The direction of Harper’s trend this year is unmistakable:

Harper went from hitting .247/.458/.528 (158 wRC+) in April to hitting .223/.289/.563 (125 wRC+) in May, but those monthly splits conceal a more drastic falloff, albeit one that relies upon selective endpoints, which are displayed here for the purposes of rubbernecking only:

Harper’s Selectively Sampled Hot Start, 2018
Through April 17 78 8 26.9% 14.1% .315/.487/.778 221
Since 178 10 14.6% 24.7% .201/320/.436 98

Woof. Lately, Harper’s funk is even deeper. Over his past 10 starts (plus one pinch-hitting appearance), he’s hitting .209/.271/.442 with four walks and 21 strikeouts in 48 plate appearances.

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Max Scherzer Has Somehow Been Better

Even Max Scherzer is surprised by Max Scherzer’s talent.
(Photo: Keith Allison)

Max Scherzer has already won three Cy Young awards, and if he’s keeping them on his mantel, he might need to do some remodeling, as he’s threatening to add a fourth. The 33-year-old righty is having, by some measures, the most dominant season of his career — and one of the most dominant of all time.

After carving apart the admittedly hapless Orioles on Wednesday night (eight innings, two hits, one walk, no runs, 12 strikeouts), Scherzer leads the NL in a host of statistical categories both traditional and advanced: wins (nine), innings (79.2), strikeouts (120), strikeout rate in two flavors (13.6 per nine and 38.7% of all batters faced), K-BB% (32.6), hits per nine (5.5), FIP (1.95), and WAR (3.2). Meanwhile, his 1.92 ERA ranks second behind Jacob deGrom, who right now looks like the only other NL Cy candidate with more than a puncher’s chance, which is to say that it will take somebody else going on an an unforeseen roll — perhaps Clayton Kershaw, whose 2016 and -17 injuries already factored into Scherzer’s hardware tally — to justify a place in the discussion.

In terms of ERA and FIP, our heterochromic hero has enjoyed strong stretches such as this at various points in his career — more or less annually since 2013:

However, Scherzer has never put together a full season this strong, which is to say Kershaw-esque. Where the Dodgers’ lefty ace has banked two seasons with both his ERA and FIP below 2.00 (2014 and ’16), Scherzer’s lowest full-season ERA was last year’s 2.51, while his lowest FIP was his 2.77 in 2015. Even in his award-winning seasons, he’s never led the league in either category, whereas Kershaw has five ERA titles (tied for third all-time with Walter Johnson, Sandy Koufax, Pedro Martinez and Christy Mathewson, trailing only Roger Clemens with seven and Lefty Grove with nine) and two FIP titles.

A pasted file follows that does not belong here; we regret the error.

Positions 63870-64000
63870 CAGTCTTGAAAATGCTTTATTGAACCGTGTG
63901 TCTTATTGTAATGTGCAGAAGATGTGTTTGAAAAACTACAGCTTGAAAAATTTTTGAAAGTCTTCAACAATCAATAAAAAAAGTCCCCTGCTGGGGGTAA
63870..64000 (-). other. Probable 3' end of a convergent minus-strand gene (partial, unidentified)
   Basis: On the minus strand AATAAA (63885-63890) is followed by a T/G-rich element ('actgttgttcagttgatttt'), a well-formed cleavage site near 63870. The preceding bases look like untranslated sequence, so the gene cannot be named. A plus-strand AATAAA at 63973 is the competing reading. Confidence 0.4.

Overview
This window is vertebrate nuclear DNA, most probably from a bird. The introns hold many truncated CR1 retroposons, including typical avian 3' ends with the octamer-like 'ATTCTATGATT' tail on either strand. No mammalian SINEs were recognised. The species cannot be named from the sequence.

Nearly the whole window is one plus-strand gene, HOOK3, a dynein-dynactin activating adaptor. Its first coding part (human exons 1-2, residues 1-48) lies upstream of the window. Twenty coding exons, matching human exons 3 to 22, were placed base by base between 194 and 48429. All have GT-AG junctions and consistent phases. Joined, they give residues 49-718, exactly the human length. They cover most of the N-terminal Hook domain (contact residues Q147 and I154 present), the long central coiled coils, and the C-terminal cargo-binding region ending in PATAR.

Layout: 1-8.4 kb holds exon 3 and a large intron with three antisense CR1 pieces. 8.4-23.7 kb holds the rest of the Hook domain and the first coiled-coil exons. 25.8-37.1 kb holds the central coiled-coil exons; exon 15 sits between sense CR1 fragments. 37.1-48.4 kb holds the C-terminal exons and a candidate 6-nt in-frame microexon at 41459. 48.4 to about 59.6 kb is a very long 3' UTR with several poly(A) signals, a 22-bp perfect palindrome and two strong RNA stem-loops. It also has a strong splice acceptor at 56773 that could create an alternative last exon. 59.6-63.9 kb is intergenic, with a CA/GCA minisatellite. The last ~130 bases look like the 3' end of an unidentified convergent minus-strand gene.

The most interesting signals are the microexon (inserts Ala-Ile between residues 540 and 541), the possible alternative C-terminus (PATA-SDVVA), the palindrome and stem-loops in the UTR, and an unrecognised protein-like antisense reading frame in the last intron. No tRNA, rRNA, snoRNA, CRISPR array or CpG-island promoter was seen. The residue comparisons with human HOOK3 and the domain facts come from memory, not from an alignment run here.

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Juan Soto Is the Fastest to Majors Since A-Rod

Since 1990 (in which year, Rich Garces represented the season’s only teenage debutante), only 14 hitters have debuted in the big leagues shy of age 20. With his appearance pinch-hit appearance on Sunday for the Nationals, Juan Soto just did it less minor-league time than nearly all of them. Soto’s 2017 season was buried under injuries (a fractured ankle, a broken hamate bone that required surgery, a hamstring issue), which limited him to just 32 games. When he stepped into the batter’s box this weekend, he did so having played just 122 minor-league games before his debut, the fewest for a teenage hitter since Alex Rodriguez debuted as an 18-year-old in 1994 after just 114 games.

Teenage Hitters to Debut Since 1990
Year Player Position Team Debut Age (Y.D)
1991 Ivan Rodriguez C TEX 19.205
1994 Alex Rodriguez SS SEA 18.346
1995 Karim Garcia OF LAD 19.308
1996 Andruw Jones CF ATL 19.114
1996 Edgar Renteria SS FLA 19.277
1998 Adrian Beltre 3B LAD 19.078
1998 Aramis Ramirez 3B PIT 19.335
2001 Wilson Betemit SS ATL 19.320
2003 Jose Reyes SS NYM 19.364